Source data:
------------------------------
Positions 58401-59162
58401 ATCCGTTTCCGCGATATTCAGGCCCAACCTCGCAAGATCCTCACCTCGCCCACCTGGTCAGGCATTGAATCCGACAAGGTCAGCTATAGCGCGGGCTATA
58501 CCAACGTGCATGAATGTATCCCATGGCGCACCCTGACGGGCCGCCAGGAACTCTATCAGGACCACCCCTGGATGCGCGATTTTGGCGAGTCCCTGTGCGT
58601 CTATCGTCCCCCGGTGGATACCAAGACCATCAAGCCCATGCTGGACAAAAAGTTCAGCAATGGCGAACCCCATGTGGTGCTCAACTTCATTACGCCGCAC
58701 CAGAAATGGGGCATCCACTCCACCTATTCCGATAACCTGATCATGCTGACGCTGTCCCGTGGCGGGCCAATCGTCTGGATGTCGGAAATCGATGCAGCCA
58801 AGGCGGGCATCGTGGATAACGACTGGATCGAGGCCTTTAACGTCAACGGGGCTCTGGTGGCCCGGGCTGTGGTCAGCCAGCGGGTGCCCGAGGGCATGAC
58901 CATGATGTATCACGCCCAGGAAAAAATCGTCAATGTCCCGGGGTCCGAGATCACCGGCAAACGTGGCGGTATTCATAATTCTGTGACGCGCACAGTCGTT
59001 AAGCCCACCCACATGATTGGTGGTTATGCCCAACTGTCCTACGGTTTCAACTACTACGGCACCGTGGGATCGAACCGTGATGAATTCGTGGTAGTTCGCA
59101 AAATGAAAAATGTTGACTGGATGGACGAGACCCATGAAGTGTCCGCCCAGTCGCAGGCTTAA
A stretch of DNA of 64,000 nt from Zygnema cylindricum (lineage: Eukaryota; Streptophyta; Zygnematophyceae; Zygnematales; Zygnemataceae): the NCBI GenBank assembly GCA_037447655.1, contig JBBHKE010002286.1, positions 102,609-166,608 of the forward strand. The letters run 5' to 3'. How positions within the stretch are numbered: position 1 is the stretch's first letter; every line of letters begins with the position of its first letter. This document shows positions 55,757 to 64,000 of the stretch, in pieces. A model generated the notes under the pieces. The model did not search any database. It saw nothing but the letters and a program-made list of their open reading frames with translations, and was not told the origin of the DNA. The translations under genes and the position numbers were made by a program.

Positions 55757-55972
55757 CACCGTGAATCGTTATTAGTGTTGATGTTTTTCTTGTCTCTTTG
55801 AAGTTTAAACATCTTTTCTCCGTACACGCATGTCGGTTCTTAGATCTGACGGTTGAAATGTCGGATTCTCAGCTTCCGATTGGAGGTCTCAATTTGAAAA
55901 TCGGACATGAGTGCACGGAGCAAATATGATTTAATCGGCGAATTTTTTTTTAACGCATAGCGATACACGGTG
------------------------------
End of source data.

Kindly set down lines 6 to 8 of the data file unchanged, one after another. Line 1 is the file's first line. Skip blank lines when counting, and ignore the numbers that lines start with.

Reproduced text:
58801 AGGCGGGCATCGTGGATAACGACTGGATCGAGGCCTTTAACGTCAACGGGGCTCTGGTGGCCCGGGCTGTGGTCAGCCAGCGGGTGCCCGAGGGCATGAC
58901 CATGATGTATCACGCCCAGGAAAAAATCGTCAATGTCCCGGGGTCCGAGATCACCGGCAAACGTGGCGGTATTCATAATTCTGTGACGCGCACAGTCGTT
59001 AAGCCCACCCACATGATTGGTGGTTATGCCCAACTGTCCTACGGTTTCAACTACTACGGCACCGTGGGATCGAACCGTGATGAATTCGTGGTAGTTCGCA